JavaScript Swipe Cards UX


When using the web we’re all used to the classic scrolling experience, where we scroll a long page until we reach the end or get bored. What if instead we scrolled screen-by-screen like some of the best native reader apps?

I worked on a proof of concept JavaScript card swiping UX that offers a similar level of performance as a native app. Each card can be swiped both up and down, and will respond with precision to dragging and quick swipes. This is using many of the same techniques as the pull down to refresh UX, and again uses hammer.js for the drag events.

Browser native scrolling has been disabled, so you are only swiping between a single full width and height card each time. Since it’s a proof of concept it’s only limited to three cards that you can loop through infinitely. In a real world application of this it could be extended to add true infinite scrolling through cards, handling memory usage by adding and removing card elements from the DOM when off screen.

This UX would lend itself well to a news reader interface (a la Flipboard), or in a scenario where you have a few screens of related content. I think combining this UX with the pull down to refresh UX, you’ll have the base for an interesting web reader that could perform similarly to a native app reader. I intend to experiment and iterate on these techniques further, and see how well they can interact together.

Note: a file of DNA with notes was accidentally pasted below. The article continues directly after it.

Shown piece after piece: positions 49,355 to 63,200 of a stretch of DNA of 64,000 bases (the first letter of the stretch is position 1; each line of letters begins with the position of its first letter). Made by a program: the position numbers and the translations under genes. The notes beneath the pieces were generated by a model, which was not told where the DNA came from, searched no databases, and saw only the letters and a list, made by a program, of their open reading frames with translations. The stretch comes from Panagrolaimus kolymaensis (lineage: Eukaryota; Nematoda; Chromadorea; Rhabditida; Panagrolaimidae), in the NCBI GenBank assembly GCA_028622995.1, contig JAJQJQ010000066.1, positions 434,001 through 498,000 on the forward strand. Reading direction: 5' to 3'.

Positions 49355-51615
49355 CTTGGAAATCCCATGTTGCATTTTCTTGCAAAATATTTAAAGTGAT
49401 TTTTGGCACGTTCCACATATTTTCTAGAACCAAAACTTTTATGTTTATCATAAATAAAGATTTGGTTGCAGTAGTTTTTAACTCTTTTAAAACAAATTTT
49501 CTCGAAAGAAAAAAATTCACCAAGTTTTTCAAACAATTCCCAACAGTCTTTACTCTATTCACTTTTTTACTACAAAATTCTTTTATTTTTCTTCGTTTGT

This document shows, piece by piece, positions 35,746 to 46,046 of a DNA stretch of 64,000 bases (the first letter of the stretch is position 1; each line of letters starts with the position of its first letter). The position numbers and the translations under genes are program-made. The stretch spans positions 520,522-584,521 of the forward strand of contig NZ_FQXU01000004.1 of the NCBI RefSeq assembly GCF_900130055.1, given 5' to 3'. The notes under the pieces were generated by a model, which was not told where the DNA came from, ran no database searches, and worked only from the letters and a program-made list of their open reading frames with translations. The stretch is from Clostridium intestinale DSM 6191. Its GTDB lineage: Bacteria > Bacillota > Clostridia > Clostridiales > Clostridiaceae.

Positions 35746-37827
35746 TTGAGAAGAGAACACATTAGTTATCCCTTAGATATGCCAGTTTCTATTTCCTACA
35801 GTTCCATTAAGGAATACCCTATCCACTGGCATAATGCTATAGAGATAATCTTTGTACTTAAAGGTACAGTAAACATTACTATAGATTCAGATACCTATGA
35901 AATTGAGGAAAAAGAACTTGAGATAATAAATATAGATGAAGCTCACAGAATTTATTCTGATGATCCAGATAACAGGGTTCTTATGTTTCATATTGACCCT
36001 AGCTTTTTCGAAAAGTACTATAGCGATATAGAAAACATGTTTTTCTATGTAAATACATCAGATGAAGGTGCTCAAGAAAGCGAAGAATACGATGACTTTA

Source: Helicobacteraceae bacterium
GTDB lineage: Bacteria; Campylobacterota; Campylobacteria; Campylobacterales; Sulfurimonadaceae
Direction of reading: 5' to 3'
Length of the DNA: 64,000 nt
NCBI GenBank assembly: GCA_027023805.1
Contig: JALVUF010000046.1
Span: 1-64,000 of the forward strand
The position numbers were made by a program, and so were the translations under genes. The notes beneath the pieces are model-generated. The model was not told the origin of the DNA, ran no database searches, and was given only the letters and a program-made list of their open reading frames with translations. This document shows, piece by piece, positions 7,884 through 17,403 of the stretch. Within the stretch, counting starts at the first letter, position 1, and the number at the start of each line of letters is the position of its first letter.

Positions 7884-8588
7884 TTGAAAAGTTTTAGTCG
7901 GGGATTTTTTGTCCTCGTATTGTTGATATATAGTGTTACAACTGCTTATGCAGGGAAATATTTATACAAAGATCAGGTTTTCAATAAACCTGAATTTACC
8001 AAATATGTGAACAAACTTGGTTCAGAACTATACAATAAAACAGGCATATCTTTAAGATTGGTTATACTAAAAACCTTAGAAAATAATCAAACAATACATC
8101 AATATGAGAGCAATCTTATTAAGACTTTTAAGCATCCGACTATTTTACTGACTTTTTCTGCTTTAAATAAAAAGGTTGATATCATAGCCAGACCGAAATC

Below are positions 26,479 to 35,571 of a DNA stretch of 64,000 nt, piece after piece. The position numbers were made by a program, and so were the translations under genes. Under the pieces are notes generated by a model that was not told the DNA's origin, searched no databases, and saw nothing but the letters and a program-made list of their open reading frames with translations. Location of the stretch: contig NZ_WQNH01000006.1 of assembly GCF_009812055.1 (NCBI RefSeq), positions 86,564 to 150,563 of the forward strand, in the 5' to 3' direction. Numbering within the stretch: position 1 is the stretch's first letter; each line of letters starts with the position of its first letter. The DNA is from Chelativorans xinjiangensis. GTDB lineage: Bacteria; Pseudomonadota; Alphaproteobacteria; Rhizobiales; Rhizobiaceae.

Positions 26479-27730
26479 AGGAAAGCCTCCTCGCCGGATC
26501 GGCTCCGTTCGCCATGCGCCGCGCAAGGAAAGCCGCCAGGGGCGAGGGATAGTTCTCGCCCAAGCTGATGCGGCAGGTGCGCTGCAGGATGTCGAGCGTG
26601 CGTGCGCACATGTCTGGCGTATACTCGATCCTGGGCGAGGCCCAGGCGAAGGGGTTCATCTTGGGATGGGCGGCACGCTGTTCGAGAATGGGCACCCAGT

View on GitHub | Try a Demo

↓   Some recent thoughts   ↓

If you have 30 minutes to spare and you’re interested in understanding how economies work, especially in times like these, I highly recommend this video by Ray Dalio:

How The Economic Machine Works by Ray Dalio · Economics 101 -- "How the Economic Machine Works." Created by Ray Dalio this simple but not simplistic and easy to follow 30 minute, animated video answers t...

I’ve always wondered why higher quality eggs in Canada have a lemon yellow coloured yolk. I visually associate a bright yellow yolk with lower quality and being less nutritious. Since I’m originally from the UK, this makes sense to me now — we tend to prefer orange yolks across the pond.

Different yolks for different folks: Why we judge an egg by its colour · Consumers preferences about the colours of their food, such as the yellowness of egg yolks or pinkness of salmon, vary by region. As National Food Reporter Ann Hui writes, one Canadian company has developed a tool that lets food producers find the perfect hue for their market

Another week, another Apple Car story. Where there’s this much smoke, there must be fire. Keeping a car completely under wraps until it’s ready for sale seems impossible, at some point we’re going to get a peek at the hardware.

12 things we want to see in an Apple car · These are just a few of the features we hope exist in an Apple Car.

I’m fascinated by the idea of a modular phone and if it’s something that can legitimately work well, but also be commercially successful. I’m not convinced that consumers will care enough to want to customize their phone’s hardware to this level.

Self driving car technology is one of the most exciting tech frontiers of our time. The advances over the next twenty years have the ability to change our day-to-day lives in a different, but just as impactful way as the smartphone has.

“Cities may look drastically different. Sidewalks could go away, as pedestrians and cars share the roads. There will be no street parking, just parking garages outside of city centers. And traffic signs and infrastructure may disappear — replaced with smaller, cheaper equipment that only needs to communicate with cars.”

The complete timeline to self-driving cars · Self-driving cars are coming. The question is when and how.

More of my thoughts